Hence, according to the law of conservation of energy:
E(A)+ hv = E(A+) + E(e−)
This may be rearranged to provide the following formula for the photoelectron’s kinetic energy (K.E.), as the electron’s energy is only present as K.E.
K.E = hv− (E(A+) − E(A))
The following equation is often used to describe the relationship between the binding energy (BE) of an electron and the energy difference between an ionized and neutral atom.
K.E = hv − B.E
Typically, the Fermi level of the solid is used, rather than the vacuum level, to determine the binding energies (BE) of energy levels in solids.
How does Photoelectron Spectroscopy Work?
When a specific wavelength of light is focused on a sample, only a specific number of electrons will be emitted. The amount of energy emitted is proportional to the atomic energy or levels.
The photoelectron spectrum of an element can be used to:
- Identify the various atomic orbital levels.
- Discover an atom’s electron arrangement.
- A photoelectron spectrum has many peaks, each of which corresponds to a distinct orbital level where electrons might be discovered.
Photoelectron Spectroscopy Experimental Setup
A beam of gas particles or a flat surface can serve as the sample. In this situation, particles travel in a beam that crosses the light at a straight angle.
A UV or X-ray source is used as the illumination in a PES experiment. Although helium lamps may produce ultraviolet (UV) light, their low intensity makes them unsuitable for most current studies. Instead, researchers use lasers or synchrotrons to produce UV, VUV, and X-ray light, respectively.
A vacuum chamber with a window through which the light shines. In order to avoid contamination by airborne molecules and atoms, the experiment is often conducted in a highly pressurized vacuum chamber.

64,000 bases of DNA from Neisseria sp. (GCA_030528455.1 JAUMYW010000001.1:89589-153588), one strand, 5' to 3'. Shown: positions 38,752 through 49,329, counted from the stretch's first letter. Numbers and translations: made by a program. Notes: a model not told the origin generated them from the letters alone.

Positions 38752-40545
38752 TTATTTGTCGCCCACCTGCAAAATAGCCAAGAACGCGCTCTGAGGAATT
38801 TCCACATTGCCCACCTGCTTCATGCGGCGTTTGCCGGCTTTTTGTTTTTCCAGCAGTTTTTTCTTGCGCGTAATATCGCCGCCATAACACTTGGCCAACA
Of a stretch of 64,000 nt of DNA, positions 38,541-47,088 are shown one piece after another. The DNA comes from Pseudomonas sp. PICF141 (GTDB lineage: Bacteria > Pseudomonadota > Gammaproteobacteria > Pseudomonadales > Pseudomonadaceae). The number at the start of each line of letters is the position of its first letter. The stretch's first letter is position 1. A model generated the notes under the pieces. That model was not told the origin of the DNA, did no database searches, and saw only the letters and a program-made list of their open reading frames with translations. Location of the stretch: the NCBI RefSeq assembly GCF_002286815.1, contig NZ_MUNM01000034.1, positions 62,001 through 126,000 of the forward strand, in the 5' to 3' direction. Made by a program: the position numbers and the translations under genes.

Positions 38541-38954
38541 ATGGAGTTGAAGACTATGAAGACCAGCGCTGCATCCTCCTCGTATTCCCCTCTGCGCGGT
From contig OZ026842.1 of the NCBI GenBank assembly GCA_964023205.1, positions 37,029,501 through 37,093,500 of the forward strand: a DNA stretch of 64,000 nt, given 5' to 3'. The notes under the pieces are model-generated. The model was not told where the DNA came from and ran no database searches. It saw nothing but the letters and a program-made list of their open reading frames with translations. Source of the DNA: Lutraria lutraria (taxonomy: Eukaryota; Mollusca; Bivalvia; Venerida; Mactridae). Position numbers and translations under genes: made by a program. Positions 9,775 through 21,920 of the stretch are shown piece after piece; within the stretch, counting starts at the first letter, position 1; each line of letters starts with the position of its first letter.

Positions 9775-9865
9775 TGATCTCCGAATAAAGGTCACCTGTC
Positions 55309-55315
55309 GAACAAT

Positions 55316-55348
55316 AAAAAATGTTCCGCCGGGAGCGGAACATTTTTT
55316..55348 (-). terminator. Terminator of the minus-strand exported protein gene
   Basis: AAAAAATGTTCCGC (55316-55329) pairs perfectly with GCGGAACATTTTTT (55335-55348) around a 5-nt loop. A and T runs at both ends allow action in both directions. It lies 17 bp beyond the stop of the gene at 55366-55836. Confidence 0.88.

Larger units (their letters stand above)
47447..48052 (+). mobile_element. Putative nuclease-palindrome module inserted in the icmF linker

The kinetic energy of each electron ejected from an atom as a result of the UV or X-ray light’s energy is measurable. The curving route taken by a photoelectron as it passes through the energy analyzer is depicted by the black/green dashed line. The free electrons with negative charges are guided into a detector by adjusting electric fields in an analyser. The speed of the expelled electron may be calculated by scanning the electric fields. It is possible to relate the strength of the PES signal to the number of electrons freed from a sample since free electrons are discrete particles.
When an electron strikes the detector, an electric signal is sent to an amplifier and recorded. The signal from the detector is amplified and transferred to a recording device, where it has been filtered to remove unwanted noise.
Atoms and molecules’ electronic energy levels can be determined by producing and measuring photoelectrons with varying energies by manipulating both the analyser and the light source.
Analyzing Photoelectron Spectroscopy Spectrum
Experiments on PES collect data in the form of graphs of photoelectron count vs binding energy, with the latter often reported in electron volts (eV) or megajoules (MJ) per mole.
- When plotting PES data for elements, it is common practice to have binding energy decrease toward the right along the horizontal axis, with the origin symbolizing the nucleus of the atom, to aid in our understanding of the data.
- The binding energies of the peaks in a PES spectrum vary. Each of these peaks represents a distinct subshell of an atom’s electron configuration, as all of the electrons in that subshell have the same binding energy.
- The intensity of a peak indicates the relative amount of electrons in a subshell, whereas the binding energy of a peak indicates the energy required to remove an electron from the subshell.
Hydrogen has only one electron, hence its photoelectron spectrum should only have one peak. The y-axis represents energy, and the value is 1.312 MJ mol-1. It is equivalent to hydrogen’s first ionization energy (1312 KJ mol-1).
- Two peaks may be seen in the PES spectrum, which are attributed to lithium’s two subshell electrons (1s and 2s).
- The peak that is closer to the source is twice as strong as the peak that is further away.